Must be extra vigilant to protect the interest of the depositors, says the RBI Executive Director
Even as a debate is raging over the wisdom of allowing industrial and business houses to apply for new bank licences, the Executive Director of the Reserve Bank of India, B. Mahapatra, asserted that the apex bank would have to be extra vigilant in the evolving context.
In his inaugural address at the National Institute of Bank Management Conclave on ‘Implications of new bank licences’ in Pune on Saturday, he said the regulatory and supervisory effectiveness of the RBI would be tested in preventing the new banks promoted by industrial and business houses from self-dealing.
“In the context of new bank licensing, serious concerns have been raised on the issue of allowing industrial/business houses to own banks,’’ he said.
This would be a new experiment in India after nationalisation of commercial banks in 1969, he pointed out.
He, nevertheless, asserted that the new bank guidelines had adequate arrangements for ring-fencing the financial services activities of the promoter groups from their non-financial (manufacturing/trading/others) activities. These guidelines had also addressed the issue of conflict of interests by prohibiting lending to and investments in promoter group entities, he pointed out.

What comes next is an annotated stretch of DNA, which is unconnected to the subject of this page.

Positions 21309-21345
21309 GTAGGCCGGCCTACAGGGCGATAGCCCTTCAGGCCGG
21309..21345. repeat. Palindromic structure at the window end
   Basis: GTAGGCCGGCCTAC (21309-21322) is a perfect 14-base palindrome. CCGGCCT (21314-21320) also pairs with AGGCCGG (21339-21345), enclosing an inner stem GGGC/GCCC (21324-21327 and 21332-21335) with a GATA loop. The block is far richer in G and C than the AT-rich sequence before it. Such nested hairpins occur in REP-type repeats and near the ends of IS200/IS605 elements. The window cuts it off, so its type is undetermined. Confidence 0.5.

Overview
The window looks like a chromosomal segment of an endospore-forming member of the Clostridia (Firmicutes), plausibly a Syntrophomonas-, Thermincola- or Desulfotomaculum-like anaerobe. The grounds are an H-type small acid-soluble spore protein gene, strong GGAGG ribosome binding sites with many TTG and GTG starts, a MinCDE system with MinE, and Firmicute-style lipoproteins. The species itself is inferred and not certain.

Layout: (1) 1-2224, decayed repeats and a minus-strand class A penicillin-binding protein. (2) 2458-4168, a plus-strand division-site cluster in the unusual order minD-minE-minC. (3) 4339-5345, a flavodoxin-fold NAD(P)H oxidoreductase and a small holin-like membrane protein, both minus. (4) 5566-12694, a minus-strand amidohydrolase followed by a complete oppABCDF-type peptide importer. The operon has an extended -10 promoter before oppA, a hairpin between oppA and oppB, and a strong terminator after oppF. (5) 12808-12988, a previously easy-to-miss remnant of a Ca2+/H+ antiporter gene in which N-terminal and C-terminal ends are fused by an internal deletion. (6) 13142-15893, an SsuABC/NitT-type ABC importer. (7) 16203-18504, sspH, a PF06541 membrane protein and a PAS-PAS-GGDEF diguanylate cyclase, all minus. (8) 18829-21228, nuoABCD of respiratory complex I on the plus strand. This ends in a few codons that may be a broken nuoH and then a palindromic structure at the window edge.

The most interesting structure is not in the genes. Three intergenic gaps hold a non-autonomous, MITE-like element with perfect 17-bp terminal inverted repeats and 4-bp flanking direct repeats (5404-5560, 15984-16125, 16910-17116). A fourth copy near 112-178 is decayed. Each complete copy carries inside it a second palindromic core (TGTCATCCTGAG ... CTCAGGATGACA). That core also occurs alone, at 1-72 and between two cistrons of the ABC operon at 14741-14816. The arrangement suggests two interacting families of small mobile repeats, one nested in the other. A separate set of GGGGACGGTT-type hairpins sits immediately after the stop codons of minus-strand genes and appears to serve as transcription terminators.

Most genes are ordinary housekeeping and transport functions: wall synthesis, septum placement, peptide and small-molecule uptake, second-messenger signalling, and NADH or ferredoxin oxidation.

“The RBI has also been vested with adequate powers through amendments to the Banking Regulation Act, 1949, to supervise these banks in a consolidated manner,’’ he said.
“It is yet to be tested whether the ring-fence would work effectively or could be circumvented,’’ he added. Given this, he felt the RBI must be extra vigilant to protect the interests of the depositors.
Mr. Mahapatra said fairness and transparency of the licensing process were no less important given the enthusiasm shown by corporates and others alike to get banking licence.
There were even suggestions from certain quarters for auctioning of new bank licences, he pointed out. “No doubt, banks are for public good.
But, banks are special. They are highly leveraged financial institutions. They are the conduits for monetary policy transmission, and constitute the core of payment and settlement system. They accept uncollateralised deposits from members of public, and their deposits are insured,’’ he pointed out.
Asserting that the purpose of issuing new bank licences was to serve public interest, he said, “auctioning of bank licences is unheard of in any jurisdiction.’’
Considering the need for fairness and transparency, it was decided to place the names of the 26 applicants for bank licences on the website of the RBI, he said. These would be subject to multi-layered scrutiny within the RBI and also by a high-level advisory committee comprising eminent personalities with domain knowledge, he pointed out.